NASA and ESA are working on a new internet – in space. Well, not really, but it sounds more spectacular this way.
What they're really working on is a new communications protocol, Disruption-Tolerant Networking (DTN), modeled after the TCP/IP protocols used by the internet, which would enable communications between distant objects.
In this case, they have tested the protocol by controlling a Lego robot remotely. If that sounds like something a five-year-old could do, it's because it is.
The big difference is that the robot, on Earth, was controlled from space, which you should have been expecting, this being NASA and ESA after all.
Sunita Williams, the current commander of the ISS, used a laptop to direct the robot back on Earth in a German ESA center, relying on the new protocol to deliver the data.
DTN makes use of whatever communication channel is available for as long as it is available to get the data through. Data packets are transmitted and received in bursts and everything works even if there are interruptions or problems along the way.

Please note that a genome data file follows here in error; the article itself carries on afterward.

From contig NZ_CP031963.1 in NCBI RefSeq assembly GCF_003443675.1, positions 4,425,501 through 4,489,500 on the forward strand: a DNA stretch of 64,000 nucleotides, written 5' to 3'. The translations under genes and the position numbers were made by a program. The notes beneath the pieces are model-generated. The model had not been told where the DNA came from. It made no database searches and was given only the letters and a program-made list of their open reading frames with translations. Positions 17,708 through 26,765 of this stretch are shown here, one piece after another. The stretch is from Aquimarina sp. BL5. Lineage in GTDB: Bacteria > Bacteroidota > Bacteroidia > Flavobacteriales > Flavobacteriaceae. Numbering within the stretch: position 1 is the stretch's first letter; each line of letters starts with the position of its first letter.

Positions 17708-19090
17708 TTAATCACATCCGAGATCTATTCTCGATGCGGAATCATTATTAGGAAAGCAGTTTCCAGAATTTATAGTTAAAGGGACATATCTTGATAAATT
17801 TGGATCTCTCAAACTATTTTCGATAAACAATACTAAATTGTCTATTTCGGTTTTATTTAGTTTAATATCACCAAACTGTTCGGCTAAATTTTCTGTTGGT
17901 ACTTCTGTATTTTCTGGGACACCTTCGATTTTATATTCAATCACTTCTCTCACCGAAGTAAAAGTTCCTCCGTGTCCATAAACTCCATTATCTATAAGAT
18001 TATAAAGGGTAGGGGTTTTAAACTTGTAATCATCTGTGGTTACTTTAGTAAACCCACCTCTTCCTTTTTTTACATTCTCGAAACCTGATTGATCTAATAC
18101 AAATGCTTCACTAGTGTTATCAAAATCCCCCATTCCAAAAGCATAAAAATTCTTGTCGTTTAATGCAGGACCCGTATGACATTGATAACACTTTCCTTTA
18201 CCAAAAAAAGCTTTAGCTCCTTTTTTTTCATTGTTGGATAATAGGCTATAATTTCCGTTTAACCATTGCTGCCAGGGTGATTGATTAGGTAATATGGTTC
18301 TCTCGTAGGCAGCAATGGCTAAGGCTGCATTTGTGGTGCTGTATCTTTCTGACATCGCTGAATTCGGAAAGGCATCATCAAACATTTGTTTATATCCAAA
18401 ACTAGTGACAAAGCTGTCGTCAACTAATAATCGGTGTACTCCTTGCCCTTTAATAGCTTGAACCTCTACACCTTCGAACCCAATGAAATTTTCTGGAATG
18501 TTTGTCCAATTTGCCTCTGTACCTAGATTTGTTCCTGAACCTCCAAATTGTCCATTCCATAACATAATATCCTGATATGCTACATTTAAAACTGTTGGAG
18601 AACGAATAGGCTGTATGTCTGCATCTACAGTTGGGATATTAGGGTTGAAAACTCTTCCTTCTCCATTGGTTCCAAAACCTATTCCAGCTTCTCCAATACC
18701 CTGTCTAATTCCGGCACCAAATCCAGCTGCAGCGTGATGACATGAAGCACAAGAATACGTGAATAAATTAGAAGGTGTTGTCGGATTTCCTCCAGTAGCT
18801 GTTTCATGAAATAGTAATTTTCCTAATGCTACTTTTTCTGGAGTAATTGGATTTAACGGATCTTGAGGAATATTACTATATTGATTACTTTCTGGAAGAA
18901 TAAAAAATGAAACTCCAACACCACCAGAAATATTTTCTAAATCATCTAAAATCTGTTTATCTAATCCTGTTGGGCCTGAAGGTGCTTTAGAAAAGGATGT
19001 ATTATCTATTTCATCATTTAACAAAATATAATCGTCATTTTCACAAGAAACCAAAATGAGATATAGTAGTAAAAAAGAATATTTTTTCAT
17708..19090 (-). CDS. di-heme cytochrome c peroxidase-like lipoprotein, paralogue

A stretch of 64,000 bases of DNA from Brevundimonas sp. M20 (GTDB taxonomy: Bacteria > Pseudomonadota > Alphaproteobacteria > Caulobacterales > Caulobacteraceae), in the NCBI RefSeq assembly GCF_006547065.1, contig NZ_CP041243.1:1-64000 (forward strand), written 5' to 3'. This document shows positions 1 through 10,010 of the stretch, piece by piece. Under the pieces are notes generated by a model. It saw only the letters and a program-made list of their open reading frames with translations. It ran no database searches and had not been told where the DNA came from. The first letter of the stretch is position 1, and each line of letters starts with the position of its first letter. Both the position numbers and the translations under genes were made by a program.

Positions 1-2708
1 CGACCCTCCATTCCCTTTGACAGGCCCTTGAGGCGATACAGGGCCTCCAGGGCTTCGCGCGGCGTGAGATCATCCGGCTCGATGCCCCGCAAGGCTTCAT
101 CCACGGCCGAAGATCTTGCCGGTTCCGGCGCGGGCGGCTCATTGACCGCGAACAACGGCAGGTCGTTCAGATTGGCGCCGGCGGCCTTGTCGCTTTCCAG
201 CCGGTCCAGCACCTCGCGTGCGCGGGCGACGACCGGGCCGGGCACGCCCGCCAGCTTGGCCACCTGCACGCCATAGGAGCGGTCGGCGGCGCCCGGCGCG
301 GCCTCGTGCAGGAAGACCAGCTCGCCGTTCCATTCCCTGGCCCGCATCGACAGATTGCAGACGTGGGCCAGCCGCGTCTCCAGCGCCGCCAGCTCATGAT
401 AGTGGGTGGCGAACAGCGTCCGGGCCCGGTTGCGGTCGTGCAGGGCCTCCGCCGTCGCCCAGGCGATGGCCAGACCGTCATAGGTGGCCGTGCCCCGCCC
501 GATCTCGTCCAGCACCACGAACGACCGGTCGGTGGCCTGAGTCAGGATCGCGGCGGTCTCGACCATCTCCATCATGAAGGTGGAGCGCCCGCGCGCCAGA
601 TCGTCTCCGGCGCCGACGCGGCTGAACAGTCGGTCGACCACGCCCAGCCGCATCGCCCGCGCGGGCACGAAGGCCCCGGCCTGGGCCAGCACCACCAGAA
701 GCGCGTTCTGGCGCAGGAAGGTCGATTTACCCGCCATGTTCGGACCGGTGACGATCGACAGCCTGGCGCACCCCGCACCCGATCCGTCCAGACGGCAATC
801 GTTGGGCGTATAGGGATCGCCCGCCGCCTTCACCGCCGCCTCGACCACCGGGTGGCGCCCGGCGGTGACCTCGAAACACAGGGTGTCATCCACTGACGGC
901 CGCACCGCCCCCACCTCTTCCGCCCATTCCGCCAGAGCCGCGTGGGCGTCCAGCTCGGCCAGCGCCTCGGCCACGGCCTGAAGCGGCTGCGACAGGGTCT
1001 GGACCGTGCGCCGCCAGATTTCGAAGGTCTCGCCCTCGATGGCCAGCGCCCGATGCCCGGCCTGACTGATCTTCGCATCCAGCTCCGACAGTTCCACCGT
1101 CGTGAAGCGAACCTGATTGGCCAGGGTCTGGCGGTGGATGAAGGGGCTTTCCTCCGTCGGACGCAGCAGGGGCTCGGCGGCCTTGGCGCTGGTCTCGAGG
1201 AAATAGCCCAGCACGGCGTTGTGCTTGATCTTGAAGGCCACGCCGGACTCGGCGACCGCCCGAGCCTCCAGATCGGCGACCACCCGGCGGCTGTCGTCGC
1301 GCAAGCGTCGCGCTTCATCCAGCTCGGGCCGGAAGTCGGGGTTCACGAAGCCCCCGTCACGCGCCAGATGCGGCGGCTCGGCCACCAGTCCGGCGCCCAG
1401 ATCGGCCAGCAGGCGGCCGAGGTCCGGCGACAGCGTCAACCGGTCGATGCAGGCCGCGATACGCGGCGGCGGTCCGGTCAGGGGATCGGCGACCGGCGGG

DTN is designed for communication to and from distant spacecraft, which means that it's designed to deal with problems such as huge latency, i.e. the time it takes to get the data from one point to the other.
It's also designed as a standard, meaning all equipment adhering to it will be able to "talk" to each other. It can deal with errors and faulty connections, by routing the data via any channel available.
"The demonstration showed the feasibility of using a new communications infrastructure to send commands to a surface robot from an orbiting spacecraft and receive images and data back from the robot," Badri Younes, deputy associate administrator for space communications and navigation at NASA Headquarters in Washington said.
"The experimental DTN we've tested from the space station may one day be used by humans on a spacecraft in orbit around Mars to operate robots on the surface, or from Earth using orbiting satellites as relay stations."